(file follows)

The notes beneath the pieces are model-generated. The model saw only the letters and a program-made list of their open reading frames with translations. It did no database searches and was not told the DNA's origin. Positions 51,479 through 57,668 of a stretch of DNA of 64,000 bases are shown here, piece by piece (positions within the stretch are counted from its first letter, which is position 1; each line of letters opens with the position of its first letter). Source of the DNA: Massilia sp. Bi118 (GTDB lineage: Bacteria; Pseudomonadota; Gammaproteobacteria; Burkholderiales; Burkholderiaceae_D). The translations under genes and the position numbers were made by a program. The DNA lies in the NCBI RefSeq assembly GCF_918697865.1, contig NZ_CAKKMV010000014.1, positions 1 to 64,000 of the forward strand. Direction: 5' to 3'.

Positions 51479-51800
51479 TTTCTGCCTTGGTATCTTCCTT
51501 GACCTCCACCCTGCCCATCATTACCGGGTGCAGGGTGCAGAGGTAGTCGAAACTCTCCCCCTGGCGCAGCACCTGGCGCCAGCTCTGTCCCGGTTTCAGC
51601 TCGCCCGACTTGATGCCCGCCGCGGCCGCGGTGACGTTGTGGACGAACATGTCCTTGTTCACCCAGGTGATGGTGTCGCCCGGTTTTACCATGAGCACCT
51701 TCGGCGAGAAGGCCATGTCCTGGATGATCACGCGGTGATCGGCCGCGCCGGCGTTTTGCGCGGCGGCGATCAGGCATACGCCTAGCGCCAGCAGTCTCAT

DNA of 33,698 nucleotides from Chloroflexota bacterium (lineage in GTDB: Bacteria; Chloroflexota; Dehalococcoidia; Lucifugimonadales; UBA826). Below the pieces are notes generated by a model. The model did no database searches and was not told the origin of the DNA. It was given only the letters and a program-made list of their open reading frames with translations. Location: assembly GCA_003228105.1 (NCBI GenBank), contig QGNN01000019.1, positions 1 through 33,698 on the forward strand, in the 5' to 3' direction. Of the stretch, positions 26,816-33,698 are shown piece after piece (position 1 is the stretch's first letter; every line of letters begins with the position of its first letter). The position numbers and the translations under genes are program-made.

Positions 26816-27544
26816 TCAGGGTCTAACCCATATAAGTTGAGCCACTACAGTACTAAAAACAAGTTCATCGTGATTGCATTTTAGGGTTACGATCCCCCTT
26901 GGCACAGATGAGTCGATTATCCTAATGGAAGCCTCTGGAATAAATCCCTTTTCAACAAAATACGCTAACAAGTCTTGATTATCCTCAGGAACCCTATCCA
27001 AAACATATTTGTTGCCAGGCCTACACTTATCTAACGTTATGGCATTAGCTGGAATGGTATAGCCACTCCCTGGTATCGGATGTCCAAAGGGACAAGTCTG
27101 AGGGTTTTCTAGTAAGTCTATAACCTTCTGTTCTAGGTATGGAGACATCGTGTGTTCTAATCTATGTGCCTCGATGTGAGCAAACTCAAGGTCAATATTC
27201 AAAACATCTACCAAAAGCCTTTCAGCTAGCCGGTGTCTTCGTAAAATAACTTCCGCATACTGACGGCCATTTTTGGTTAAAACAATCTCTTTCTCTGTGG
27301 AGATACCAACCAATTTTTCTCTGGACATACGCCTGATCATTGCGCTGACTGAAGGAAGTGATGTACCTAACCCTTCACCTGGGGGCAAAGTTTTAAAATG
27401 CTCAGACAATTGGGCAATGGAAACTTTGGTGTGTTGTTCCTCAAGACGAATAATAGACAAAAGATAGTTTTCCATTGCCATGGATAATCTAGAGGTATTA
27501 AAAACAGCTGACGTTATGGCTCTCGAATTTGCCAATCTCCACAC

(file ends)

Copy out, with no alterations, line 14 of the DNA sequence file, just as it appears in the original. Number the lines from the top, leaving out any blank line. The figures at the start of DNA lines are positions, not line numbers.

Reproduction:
27301 AGATACCAACCAATTTTTCTCTGGACATACGCCTGATCATTGCGCTGACTGAAGGAAGTGATGTACCTAACCCTTCACCTGGGGGCAAAGTTTTAAAATG